“I’m really proud of our team for the time we took during the pandemic to support our local operators,” Adam says. “We start from the perspective that they are our partners. I know you hear developers say that a lot, and sometimes it rings hollow, but for us they really are.”
Adam and his team hosted webinars and info sessions on pandemic-related aid, reached out personally to the restaurants on site and made a conscious effort to focus on outdoor dining at American Tobacco Campus.

That emphasis on patio space continues, and it’s a huge draw within the entire campus for both guests and businesses. Wandering through the restored factory spaces with their soaring ceilings, art installations and historical markers of what life was like as an American Tobacco Company worker is like stepping back in time. Relaxing with a picnic or book beside the bubbling stream that runs through the center of the campus offers a unique Durham experience.

“You have all of this unique food, but you also have the beautiful scenery,” says Leonardo Williams, Durham City Council member and co-owner of Zweli’s with his wife, Zweli Williams. The pair are working on a new restaurant, Zweli’s Ekhaya – slated to open in late fall in the former Saladelia space inside the Crowe Building – that highlights an eclectic offering of southern African fusion cuisine. It will also feature accordion- style doors similar to what is installed at Boricua Soul.

“It’s a beautiful campus, it’s a historic place,”Toriano says. “When we did the pop-up I remember walking down Blackwell Street and thinking, ‘Wow, it’s going to be really cool to work here.’”

Brad agrees. “It’s so unique to have something that beautiful,” he says. “They’ve done such a good job taking care of the area.”

Dining options and programming were more focused on the campus’ office workers prior to the pandemic, but Adam notes that all of the improvements ATC staff made to the space – including new lighting (with multiple color options for thematic illumination of events) in the area between Parker & Otis and Boricua Soul, which is now called The Patio, and the prevalence of more outdoor dining options – creates a vibrant, buzzing campus long after the workday ends.

“One of the big moves we’ve made over the past year is to have tenants who are active well into the evening,” Adam explains. “[And] to be a dining destination, whether you’re going to DPAC or a Bulls game or not.”

Adam gives Boricua Soul as an example of what he hopes to see and hear throughout the campus in the future. “Boricua does this so well,” he says. “If you go to see them on a Sunday afternoon, they’ve got jazz playing, they’ve got great food and drinks.” It’s his hope that with all the new, locally owned restaurants opening, patrons will be more tempted to make the short walk over the train tracks from downtown to shop, dine and play.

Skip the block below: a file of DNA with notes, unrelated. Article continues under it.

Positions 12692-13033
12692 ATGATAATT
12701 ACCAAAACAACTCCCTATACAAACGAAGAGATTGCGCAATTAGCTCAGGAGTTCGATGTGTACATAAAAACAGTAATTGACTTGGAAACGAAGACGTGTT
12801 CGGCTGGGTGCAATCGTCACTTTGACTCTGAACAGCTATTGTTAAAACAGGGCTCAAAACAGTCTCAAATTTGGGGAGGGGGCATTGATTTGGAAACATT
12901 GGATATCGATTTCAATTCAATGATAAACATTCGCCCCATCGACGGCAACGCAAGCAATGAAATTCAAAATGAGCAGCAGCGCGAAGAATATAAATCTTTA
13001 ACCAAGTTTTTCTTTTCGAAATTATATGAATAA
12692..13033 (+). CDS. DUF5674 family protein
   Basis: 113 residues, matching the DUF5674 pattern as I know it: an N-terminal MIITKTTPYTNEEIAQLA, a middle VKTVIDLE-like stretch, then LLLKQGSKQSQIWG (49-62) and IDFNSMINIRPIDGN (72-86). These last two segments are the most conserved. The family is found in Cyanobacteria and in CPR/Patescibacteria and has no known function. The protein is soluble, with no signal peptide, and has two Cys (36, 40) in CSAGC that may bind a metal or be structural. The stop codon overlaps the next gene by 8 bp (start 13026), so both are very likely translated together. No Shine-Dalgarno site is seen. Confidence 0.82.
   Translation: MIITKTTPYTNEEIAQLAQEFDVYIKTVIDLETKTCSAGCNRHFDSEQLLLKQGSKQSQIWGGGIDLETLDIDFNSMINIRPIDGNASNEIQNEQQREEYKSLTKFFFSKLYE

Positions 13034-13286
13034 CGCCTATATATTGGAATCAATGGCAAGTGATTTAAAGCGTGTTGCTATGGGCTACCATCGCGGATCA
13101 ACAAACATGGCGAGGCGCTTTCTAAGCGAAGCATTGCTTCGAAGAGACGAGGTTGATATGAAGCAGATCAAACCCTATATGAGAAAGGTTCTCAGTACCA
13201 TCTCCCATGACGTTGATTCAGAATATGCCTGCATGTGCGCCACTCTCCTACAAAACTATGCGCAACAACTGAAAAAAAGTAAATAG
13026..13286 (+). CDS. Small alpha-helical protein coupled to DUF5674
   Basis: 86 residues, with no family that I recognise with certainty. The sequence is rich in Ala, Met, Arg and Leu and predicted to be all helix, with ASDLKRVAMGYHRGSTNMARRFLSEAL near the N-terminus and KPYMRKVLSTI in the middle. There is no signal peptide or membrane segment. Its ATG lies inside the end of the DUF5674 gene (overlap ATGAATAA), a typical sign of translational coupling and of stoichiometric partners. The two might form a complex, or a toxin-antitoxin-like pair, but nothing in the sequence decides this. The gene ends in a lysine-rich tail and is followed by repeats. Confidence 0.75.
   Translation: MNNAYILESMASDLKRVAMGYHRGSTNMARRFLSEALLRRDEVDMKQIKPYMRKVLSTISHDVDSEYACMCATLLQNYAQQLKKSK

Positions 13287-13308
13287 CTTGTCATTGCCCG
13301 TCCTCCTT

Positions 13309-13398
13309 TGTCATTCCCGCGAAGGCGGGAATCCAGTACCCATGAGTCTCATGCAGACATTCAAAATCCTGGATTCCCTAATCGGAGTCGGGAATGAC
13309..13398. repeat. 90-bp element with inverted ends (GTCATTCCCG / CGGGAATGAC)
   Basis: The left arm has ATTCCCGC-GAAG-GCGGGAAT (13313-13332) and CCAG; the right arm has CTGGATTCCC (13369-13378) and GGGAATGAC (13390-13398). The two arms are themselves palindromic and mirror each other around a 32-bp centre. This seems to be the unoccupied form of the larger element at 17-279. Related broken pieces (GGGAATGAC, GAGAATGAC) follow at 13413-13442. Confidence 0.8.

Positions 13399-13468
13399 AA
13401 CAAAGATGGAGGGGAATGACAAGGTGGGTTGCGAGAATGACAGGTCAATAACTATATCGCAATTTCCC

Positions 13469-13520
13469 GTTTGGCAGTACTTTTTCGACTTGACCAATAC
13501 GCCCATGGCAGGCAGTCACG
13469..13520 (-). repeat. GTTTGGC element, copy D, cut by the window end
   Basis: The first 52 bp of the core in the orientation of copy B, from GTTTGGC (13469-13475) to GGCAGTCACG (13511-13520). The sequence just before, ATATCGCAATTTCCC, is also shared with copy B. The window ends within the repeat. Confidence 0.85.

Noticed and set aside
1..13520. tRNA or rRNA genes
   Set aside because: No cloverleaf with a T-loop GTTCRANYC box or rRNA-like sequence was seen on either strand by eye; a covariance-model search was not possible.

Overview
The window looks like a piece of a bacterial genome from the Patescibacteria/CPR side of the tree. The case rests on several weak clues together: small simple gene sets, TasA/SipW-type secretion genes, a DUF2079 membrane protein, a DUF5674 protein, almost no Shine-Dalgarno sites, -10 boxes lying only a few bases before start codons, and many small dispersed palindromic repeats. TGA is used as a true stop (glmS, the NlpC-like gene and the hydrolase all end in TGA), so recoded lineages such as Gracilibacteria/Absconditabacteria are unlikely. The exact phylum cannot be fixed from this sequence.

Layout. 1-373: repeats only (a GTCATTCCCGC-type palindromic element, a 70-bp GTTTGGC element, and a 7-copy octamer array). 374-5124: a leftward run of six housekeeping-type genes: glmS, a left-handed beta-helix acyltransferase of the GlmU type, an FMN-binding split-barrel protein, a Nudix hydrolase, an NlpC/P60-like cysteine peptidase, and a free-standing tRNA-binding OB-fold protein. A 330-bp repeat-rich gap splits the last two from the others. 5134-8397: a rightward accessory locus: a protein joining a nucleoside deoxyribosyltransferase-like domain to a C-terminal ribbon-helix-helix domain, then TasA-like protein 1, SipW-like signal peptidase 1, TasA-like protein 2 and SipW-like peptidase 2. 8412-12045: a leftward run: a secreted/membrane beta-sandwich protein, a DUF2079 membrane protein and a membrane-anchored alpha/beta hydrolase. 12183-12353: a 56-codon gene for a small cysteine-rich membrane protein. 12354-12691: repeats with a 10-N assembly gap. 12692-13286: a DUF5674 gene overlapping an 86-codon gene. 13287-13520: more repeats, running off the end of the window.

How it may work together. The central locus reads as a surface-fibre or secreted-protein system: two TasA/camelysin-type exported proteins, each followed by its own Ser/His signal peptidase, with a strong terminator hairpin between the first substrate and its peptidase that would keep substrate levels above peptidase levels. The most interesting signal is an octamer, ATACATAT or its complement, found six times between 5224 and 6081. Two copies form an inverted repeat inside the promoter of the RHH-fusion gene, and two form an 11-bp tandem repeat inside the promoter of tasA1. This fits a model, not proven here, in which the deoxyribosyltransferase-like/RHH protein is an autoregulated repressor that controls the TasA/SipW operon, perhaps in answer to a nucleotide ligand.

Those who do venture over will have a number of new options in the coming months. In addition to Seraphine from the Weddingtons and Zweli’s Ekhaya from Leonardo and Zweli, popular pandemic pop-up QueenBurger (from the team behind Queeny’s and Kingfisher) will find a permanent home in the former Only Burger site along Blackwell Street, looking to open sometime in July. One of this year’s best commercial builders, Gateway Building Company, is working on all three of those projects – its handiwork can already be seen in the Boricua Soul and NanaSteak spaces.

Raleigh’s Five Star Restaurant is also slated to join in the delicious fun and open at ATC in July. Moving forward, Adam insists that he and his leasing team will focus almost exclusively on recruiting local dining concepts.

“We’re as homegrown as they come,” he says. “It’s very much a cultural hub for the community. It’s only fitting that our restaurants reflect that local heartbeat that Durham is known for.”

Perhaps that is ATC’s true secret to success – for all the gorgeous landscaping and beautifully restored spaces, the campus is first and foremost by Durham, for Durham. And here in the Bull City, we celebrate and support our own. Which is why I’m sure I’ll see you under the water tower sometime this summer!

The American Tobacco district’s Best of Durham Awards:
Angus Barn (Bay 7) – Best Full-Service Catering
Bella Trio Studio – Best Spa
Boricua Soul – Best Latin/Caribbean Food; Best Food Truck
Durham Performing Arts Center – Best Venue for Live Music (Large)
NanaSteak – Best Overall Restaurant, Best Place for Date Night; Best Wine Selection at a Restaurant
Parker & Otis – Best Sandwiches; Best Gift Shop
Press Coffee, Crepes and Cocktails – Best Breakfast/ Brunch; Best New Restaurant

The winning legacy is sure to continue with ATC expansions from other Best of Durham award recipients, including Queeny’s (Best Place for Late Night)/Kingfisher (Best Cocktails), Zweli’s Kitchen & Restaurant (Best Restaurant Catering) and NanaSteak.